Half a century ago, the pioneers of chaos theory discovered that the “butterfly effect” makes long-term prediction impossible. Even the smallest perturbation to a complex system (like the weather, the economy or just about anything else) can touch off a concatenation of events that leads to a dramatically divergent future. Unable to pin down the state of these systems precisely enough to predict how they’ll play out, we live under a veil of uncertainty.

 

But now artificial intelligence is here to help. In a series of results reported in the journals Physical Review Letters and Chaos, scientists have used machine learning — the same computational technique behind recent successes in artificial intelligence — to predict the future evolution of chaotic systems out to stunningly distant horizons. The approach is being lauded by outside experts as groundbreaking and likely to find wide application.

 

“I find it really amazing how far into the future they predict” a system’s chaotic evolution, said Herbert Jaeger, a professor of computational science at Jacobs University in Bremen, Germany. The findings come from veteran chaos theorist Edward Ott and four collaborators at the University of Maryland. They employed a machine-learning algorithm called reservoir computing to “learn” the dynamics of an archetypal chaotic system called the Kuramoto-Sivashinsky equation. The evolving solution to this equation behaves like a flame front, flickering as it advances through a combustible medium. The equation also describes drift waves in plasmas and other phenomena, and serves as “a test bed for studying turbulence and spatiotemporal chaos,” said Jaideep Pathak, Ott’s graduate student and the lead author of the new papers.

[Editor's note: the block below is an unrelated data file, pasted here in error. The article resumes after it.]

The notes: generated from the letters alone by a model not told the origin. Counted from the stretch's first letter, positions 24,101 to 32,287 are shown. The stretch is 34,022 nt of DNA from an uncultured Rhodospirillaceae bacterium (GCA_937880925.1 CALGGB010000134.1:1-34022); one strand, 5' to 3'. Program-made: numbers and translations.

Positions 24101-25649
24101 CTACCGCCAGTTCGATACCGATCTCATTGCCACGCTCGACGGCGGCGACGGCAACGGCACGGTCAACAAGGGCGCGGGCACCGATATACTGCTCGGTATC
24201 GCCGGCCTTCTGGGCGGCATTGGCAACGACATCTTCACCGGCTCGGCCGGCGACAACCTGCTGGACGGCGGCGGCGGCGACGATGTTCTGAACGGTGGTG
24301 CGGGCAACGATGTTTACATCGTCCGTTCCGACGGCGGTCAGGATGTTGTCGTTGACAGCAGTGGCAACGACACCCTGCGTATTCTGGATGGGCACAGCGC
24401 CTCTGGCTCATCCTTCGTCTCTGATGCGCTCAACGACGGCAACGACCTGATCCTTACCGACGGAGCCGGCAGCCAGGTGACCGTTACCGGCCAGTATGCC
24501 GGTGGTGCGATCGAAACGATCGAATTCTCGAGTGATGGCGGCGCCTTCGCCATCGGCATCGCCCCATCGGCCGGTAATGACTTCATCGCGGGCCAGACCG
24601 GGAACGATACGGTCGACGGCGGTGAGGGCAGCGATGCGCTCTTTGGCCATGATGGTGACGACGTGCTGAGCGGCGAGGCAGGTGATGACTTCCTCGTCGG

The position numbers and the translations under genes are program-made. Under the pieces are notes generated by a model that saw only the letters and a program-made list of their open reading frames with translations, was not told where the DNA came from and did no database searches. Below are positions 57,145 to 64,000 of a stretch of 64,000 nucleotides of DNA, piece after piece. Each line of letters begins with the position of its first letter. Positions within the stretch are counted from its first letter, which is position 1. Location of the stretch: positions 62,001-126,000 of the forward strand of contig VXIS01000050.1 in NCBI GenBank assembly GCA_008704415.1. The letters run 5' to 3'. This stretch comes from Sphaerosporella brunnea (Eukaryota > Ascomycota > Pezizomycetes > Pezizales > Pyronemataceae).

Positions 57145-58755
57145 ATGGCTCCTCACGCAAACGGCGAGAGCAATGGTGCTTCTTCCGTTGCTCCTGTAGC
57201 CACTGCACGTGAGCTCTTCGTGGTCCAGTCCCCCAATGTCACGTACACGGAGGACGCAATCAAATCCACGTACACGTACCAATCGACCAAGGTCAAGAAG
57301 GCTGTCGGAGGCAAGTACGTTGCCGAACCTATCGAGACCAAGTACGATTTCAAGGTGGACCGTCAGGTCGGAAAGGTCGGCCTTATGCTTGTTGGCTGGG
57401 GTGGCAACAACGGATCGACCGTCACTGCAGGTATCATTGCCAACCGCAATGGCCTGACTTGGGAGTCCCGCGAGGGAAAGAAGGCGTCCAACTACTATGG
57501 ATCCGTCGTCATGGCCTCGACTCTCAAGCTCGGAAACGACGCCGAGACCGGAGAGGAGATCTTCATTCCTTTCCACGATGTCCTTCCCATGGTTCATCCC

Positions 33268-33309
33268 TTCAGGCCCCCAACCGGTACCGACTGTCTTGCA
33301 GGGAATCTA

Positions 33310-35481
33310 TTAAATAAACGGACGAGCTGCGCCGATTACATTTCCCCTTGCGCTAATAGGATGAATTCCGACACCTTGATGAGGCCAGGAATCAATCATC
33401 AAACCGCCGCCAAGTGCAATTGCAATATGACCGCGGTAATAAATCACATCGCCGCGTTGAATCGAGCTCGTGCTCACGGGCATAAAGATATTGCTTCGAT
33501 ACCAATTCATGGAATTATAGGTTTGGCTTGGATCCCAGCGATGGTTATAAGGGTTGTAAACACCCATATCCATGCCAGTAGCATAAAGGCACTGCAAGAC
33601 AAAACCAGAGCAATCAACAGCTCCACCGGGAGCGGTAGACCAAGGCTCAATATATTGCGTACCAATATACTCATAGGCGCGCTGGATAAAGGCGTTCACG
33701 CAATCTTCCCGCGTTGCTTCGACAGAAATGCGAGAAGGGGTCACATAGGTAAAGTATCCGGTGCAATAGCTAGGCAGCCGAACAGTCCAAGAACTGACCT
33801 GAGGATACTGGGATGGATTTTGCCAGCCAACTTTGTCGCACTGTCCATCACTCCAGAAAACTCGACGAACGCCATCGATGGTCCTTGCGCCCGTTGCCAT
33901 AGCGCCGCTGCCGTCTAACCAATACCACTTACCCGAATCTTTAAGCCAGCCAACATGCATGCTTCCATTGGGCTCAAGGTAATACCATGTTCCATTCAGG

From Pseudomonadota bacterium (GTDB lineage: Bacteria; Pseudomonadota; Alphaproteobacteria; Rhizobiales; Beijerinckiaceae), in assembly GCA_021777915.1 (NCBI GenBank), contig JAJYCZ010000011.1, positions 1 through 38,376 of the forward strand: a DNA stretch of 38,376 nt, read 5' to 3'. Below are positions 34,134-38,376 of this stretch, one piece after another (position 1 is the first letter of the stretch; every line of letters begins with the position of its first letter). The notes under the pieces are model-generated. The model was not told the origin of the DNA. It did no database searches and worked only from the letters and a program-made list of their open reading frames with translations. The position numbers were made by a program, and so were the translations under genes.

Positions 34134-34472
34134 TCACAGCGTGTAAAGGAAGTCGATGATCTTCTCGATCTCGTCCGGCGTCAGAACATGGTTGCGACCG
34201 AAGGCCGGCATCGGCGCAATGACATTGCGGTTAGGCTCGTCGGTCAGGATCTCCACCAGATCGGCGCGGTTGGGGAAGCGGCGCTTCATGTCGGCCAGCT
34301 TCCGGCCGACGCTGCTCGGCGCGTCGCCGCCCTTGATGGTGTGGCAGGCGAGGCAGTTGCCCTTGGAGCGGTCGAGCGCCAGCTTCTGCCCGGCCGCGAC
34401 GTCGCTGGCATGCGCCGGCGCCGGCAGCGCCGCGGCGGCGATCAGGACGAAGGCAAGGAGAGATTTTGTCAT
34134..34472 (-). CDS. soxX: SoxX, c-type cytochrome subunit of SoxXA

The algorithm knows nothing about the Kuramoto-Sivashinsky equation itself; it only sees data recorded about the evolving solution to the equation. This makes the machine-learning approach powerful; in many cases, the equations describing a chaotic system aren’t known, crippling dynamicists’ efforts to model and predict them. Ott and company’s results suggest you don’t need the equations — only data. “This paper suggests that one day we might be able perhaps to predict weather by machine-learning algorithms and not by sophisticated models of the atmosphere,” Kantz said.